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Fast Food Workers invoke King!

April 5, 2013
By Joe Maniscalco

Fast food workers rally outside W.34th St. Wendy's

 

New York, NY - Fast food workers from throughout the five boroughs rallied against unsustainably low-wages on Thursday, invoking the late Dr. Martin Luther King, Jr.’s fight for economic justice 45 years ago. (Watch Video)

“Today’s the anniversary of Martin Luther King’s assassination and we’re still fighting for what he was fighting for,” fast food worker Chad Tall said. “He got cut a little bit short, but we’re going to keep it going.”

Demonstrators targeted a number of fast food joints in the city. One of the most vocal fast food worker rallies took place outside the Wendy’s restaurant located at 259 West 34th Street. This, despite a deal struck in Albany last week to nudge the current $7.25-an-hour minimum wage to $9-an-hour over the next three years.

Many low-wage restaurant workers who put in long hours and still cannot make it without some form of supplemental support, are unhappy with that marginal increase, and are instead calling for a new minimum wage of at least $15-an-hour.

The deal worked out in Albany also does not include workers who rely on tips.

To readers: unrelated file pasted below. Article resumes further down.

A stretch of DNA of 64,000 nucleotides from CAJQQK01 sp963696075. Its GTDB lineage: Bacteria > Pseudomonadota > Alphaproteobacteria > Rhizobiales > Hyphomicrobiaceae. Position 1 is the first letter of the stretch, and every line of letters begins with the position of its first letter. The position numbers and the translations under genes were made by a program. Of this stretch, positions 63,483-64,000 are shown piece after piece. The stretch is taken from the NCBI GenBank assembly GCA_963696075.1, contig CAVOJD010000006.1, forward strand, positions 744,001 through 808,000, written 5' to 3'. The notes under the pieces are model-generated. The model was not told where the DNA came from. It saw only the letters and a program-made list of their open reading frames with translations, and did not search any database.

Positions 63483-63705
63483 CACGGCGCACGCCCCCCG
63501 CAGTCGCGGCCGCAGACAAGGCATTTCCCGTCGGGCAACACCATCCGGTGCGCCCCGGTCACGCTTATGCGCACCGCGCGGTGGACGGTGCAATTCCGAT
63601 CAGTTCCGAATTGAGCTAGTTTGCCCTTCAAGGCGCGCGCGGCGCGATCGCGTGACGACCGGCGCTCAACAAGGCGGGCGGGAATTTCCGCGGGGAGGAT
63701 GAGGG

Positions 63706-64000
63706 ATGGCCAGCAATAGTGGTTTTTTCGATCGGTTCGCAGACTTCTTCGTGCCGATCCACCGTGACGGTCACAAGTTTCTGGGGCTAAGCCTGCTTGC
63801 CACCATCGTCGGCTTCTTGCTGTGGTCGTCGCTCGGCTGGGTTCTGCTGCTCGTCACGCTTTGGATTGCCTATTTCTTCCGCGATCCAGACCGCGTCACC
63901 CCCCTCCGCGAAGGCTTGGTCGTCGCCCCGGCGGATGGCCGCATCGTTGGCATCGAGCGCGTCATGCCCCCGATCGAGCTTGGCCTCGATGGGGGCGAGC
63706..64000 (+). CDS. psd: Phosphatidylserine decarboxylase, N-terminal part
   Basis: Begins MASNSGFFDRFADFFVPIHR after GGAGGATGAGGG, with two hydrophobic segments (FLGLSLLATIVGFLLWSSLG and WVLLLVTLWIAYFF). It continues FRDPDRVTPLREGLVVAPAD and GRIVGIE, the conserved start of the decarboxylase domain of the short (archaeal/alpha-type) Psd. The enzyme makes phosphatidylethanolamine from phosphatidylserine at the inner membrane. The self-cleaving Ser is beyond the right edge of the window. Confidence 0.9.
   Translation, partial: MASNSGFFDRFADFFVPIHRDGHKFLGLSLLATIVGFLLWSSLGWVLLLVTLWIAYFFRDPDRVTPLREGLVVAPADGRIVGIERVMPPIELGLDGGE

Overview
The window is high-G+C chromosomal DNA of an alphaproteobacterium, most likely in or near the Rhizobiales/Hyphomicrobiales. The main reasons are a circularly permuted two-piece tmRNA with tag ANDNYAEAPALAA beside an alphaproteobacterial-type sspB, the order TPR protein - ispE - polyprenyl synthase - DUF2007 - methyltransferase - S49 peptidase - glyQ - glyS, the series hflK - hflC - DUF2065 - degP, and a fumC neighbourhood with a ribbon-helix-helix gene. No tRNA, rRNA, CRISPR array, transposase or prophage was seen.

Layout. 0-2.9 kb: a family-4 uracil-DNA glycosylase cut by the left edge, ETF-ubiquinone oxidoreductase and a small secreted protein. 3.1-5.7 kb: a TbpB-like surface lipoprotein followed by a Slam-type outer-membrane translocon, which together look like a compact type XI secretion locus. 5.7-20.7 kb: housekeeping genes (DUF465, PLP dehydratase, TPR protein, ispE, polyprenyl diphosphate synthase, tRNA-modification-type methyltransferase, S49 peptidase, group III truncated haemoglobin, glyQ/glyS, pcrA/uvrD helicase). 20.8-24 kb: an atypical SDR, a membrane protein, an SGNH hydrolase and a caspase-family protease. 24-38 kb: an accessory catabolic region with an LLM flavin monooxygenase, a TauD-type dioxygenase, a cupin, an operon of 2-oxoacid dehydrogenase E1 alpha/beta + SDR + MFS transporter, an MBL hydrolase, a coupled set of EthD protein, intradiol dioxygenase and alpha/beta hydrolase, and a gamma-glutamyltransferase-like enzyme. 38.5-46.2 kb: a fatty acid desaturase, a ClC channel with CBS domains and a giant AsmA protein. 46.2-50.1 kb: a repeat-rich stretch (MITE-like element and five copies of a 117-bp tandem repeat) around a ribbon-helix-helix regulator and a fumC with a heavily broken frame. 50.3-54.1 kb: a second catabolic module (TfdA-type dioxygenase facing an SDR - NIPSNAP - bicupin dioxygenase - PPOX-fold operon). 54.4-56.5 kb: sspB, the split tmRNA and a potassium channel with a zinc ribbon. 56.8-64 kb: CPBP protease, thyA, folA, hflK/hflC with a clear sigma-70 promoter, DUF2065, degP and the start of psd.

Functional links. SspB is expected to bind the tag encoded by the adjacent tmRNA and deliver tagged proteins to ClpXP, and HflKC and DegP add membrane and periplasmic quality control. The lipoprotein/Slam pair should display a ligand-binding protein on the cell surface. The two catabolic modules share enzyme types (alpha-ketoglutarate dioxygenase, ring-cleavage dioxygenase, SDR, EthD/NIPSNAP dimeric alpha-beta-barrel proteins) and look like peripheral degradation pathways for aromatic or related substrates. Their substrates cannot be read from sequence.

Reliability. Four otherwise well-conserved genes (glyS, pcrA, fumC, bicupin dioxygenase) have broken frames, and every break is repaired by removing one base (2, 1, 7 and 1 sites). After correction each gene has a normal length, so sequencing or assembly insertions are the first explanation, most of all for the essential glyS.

Even though she works almost 40 hours-a-week at the 42nd Street McDonald's, Jeska Harris said she often has to choose between which bills to pay each month because she simply can’t cover them all.

“Should I pay my phone bill, or does my son need diapers?” Harris said. “I would prefer a minimum wage of $15-an-hour because the rent they charge in New York is too much.”

Last Noveber, NYC fast food workers staged a one-day strike in the hopes of obtaining a livable minimum wage that’s also tied to inflation.

Protester carries a sign recalling 1968's Memphis Sanitation Strike

In 1968, slain civil rights champion Dr. Martin Luther King, Jr. was shot just before taking part in a march in support of striking sanitation workers in Memphis, Tennessee. At that time, low-paid sanitation workers independently called a strike to protest unlivable wages, as well as a long list of other on-the-job abuses and indignities. 

“It’s hard,” said  McDonald’s worker Elizabeth Rene. “They’re not making things easy - they never have. They take our hardships for granted all the time. We deserve more respectable wages - $7.25 is just not cutting it.”

 

 

 

 

 

 

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